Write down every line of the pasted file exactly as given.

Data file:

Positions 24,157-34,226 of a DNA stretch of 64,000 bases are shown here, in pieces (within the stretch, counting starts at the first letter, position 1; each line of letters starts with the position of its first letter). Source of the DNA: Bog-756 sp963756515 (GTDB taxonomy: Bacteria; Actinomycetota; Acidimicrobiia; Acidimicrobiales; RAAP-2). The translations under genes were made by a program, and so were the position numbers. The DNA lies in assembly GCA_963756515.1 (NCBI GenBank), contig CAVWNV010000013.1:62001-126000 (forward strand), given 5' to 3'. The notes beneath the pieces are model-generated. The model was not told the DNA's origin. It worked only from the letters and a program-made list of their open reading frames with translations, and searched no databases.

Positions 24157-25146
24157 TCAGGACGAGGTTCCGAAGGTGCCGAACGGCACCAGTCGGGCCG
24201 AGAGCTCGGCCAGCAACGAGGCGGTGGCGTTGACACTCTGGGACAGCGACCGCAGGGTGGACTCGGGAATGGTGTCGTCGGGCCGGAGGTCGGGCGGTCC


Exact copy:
Positions 24,157-34,226 of a DNA stretch of 64,000 bases are shown here, in pieces (within the stretch, counting starts at the first letter, position 1; each line of letters starts with the position of its first letter). Source of the DNA: Bog-756 sp963756515 (GTDB taxonomy: Bacteria; Actinomycetota; Acidimicrobiia; Acidimicrobiales; RAAP-2). The translations under genes were made by a program, and so were the position numbers. The DNA lies in assembly GCA_963756515.1 (NCBI GenBank), contig CAVWNV010000013.1:62001-126000 (forward strand), given 5' to 3'. The notes beneath the pieces are model-generated. The model was not told the DNA's origin. It worked only from the letters and a program-made list of their open reading frames with translations, and searched no databases.

Positions 24157-25146
24157 TCAGGACGAGGTTCCGAAGGTGCCGAACGGCACCAGTCGGGCCG
24201 AGAGCTCGGCCAGCAACGAGGCGGTGGCGTTGACACTCTGGGACAGCGACCGCAGGGTGGACTCGGGAATGGTGTCGTCGGGCCGGAGGTCGGGCGGTCC